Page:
Analysts estimated that operating carbon was about 40% and embodied carbon about 60%. These numbers undoubtedly vary in different projects and locations in the world, but it’s certainly food for thought on how significant embodied carbon might be.
Tree Bark Cladding
Embodied carbon and numerous other climate change considerations are in the thoughts of Greg Fisher, a Colorado architect who has been designing LEED, Passive House and other low-carbon homes for nearly 20 years.
He and his wife, Jeneen, recently decided to downsize, building a new home in which they applied many of the decarbonization initiatives Greg Fisher has been implementing with clients. It’s in Fort Collins, Colo., a small town about an hour north of Denver, nestled in the foothills of the Rocky Mountains and alongside the banks of the Cache la Poudre River.
The couple’s new home is a 3,000-square-foot, fully electrified Passive House, with solar on the roof and a 9.8-kilowatt battery in the garage. Much of it is constructed using low-maintenance, low-embodied carbon, natural materials. An example is the tree bark cladding on the exterior. It came from poplar trees and was supplied by a company called Bark House in North Carolina.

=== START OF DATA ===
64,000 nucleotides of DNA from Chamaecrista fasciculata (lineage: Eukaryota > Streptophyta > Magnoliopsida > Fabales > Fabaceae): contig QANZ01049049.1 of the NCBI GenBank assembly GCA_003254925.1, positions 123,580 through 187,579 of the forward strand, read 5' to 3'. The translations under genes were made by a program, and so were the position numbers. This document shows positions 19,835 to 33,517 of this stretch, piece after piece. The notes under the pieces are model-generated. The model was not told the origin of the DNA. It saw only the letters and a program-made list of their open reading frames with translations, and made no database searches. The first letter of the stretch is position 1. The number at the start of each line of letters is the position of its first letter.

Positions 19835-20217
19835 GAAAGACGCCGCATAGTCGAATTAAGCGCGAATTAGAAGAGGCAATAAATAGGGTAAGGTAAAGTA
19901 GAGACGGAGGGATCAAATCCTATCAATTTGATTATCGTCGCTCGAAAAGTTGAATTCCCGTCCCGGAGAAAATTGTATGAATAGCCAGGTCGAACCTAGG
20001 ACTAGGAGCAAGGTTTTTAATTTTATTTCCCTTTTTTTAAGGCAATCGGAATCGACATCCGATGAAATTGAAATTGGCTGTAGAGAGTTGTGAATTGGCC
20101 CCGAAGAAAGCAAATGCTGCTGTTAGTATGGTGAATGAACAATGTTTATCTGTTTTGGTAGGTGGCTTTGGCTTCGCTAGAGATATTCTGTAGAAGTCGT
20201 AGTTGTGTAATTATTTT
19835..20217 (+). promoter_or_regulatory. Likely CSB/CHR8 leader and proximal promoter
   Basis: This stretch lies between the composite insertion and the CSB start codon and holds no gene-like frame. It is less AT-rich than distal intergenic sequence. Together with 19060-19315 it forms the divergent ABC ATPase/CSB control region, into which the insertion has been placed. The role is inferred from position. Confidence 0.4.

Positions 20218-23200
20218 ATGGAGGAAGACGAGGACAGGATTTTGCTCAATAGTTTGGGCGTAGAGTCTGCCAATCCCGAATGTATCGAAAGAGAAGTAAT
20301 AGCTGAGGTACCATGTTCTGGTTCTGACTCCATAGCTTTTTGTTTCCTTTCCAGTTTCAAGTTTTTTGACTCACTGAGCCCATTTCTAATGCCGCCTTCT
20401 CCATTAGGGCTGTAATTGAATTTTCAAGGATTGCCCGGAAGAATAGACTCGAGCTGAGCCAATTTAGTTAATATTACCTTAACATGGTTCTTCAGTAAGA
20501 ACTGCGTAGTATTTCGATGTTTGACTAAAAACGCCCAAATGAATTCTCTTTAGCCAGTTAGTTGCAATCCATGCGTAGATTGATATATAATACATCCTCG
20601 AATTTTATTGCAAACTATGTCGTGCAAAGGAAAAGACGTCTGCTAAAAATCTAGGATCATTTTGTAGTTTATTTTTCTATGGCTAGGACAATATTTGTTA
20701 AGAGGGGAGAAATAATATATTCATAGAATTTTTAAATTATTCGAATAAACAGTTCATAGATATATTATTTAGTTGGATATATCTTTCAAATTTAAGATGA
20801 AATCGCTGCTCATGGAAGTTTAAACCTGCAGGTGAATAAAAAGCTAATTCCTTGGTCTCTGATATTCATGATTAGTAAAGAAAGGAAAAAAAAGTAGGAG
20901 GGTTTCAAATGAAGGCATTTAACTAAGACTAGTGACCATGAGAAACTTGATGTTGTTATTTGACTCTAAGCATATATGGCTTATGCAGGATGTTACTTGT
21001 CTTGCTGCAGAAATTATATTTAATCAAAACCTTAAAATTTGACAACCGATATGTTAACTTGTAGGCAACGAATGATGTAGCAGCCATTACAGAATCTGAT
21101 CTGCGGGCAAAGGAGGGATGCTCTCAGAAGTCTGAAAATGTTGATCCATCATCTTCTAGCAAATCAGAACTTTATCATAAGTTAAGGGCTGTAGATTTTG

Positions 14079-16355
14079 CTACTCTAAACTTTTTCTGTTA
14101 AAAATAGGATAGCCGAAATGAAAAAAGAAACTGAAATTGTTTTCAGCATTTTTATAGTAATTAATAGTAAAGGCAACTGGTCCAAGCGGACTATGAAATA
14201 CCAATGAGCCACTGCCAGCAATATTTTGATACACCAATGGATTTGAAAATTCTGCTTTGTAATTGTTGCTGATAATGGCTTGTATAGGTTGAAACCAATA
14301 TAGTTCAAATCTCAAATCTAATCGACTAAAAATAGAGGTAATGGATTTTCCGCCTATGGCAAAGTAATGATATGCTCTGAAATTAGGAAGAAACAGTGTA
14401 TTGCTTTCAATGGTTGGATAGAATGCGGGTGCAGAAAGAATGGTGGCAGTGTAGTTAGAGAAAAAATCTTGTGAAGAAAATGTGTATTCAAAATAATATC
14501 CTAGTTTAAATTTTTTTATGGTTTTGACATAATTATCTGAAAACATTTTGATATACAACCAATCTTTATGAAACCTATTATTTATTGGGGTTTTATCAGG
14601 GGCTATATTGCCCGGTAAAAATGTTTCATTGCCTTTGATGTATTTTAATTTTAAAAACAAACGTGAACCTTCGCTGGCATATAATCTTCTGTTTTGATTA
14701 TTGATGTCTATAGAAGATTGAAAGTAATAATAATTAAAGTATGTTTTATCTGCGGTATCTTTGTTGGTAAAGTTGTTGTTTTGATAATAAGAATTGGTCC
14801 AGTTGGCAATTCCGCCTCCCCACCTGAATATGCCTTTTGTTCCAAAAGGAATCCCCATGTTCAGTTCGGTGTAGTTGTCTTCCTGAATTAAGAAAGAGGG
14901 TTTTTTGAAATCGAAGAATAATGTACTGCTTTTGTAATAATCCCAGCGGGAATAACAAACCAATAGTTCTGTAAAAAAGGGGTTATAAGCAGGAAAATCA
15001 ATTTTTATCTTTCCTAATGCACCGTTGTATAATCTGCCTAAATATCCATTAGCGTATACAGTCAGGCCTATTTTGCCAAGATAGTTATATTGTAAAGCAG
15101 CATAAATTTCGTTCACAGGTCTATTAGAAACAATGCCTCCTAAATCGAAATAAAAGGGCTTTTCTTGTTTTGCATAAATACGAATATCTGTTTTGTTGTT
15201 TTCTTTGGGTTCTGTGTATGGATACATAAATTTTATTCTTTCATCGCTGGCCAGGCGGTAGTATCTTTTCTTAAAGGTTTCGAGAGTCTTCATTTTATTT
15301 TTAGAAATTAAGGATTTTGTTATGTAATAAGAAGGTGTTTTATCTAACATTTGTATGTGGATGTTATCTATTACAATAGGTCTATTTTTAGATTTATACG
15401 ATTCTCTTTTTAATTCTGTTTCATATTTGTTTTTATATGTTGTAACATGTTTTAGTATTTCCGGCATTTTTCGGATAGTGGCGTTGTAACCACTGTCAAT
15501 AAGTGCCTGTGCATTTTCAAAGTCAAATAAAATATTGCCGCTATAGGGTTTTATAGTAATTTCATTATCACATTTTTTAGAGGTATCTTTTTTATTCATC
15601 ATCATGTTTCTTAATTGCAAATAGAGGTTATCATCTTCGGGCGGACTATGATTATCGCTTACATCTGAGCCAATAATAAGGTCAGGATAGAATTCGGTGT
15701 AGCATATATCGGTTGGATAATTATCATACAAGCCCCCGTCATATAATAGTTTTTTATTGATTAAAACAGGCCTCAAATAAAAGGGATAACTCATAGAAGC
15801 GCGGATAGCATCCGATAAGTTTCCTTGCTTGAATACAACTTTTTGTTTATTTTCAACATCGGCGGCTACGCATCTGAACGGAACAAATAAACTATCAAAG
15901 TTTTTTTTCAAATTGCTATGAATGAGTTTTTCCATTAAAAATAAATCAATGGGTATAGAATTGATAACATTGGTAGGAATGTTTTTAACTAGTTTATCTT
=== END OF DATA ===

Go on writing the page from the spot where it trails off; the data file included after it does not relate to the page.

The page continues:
“It looks, feels and smells very natural, and it’s great in our climate,” Greg Fisher says. “It’s durable, dries out well after it gets wet and, of course, it’s totally biodegradable.”
The project also includes a unique combination of mechanical systems. While most single-family Passive Houses can easily be heated by air-source heat pumps, the couple opted for the comfort of radiant floor heat and the efficiency of a ground-source system. “These decisions were made a few years ago when the jury was still out on air-source effectiveness in cold climates,” Greg Fisher explains. “We both work at home, so we went ahead with a couple of offices and the geothermal.”
The needed boreholes were only two, each at about 250-feet-deep; Greg Fisher says it was challenging to find a small enough ground-source heat pump. The system would have been much larger without the superior windows, insulation and air tightness of a Passive House. They eventually settled on a 2-ton Nordic unit from Maritime Geothermal in Petitcodiac (near Moncton) in New Brunswick, Canada.
It was sized right and could provide continuous operating data, a key feature for Greg Fisher, who is tracking all the systems in the house: “I think this is the year we will hit net-zero energy now that we’ve figured out the best ways to run the equipment and we have the battery.”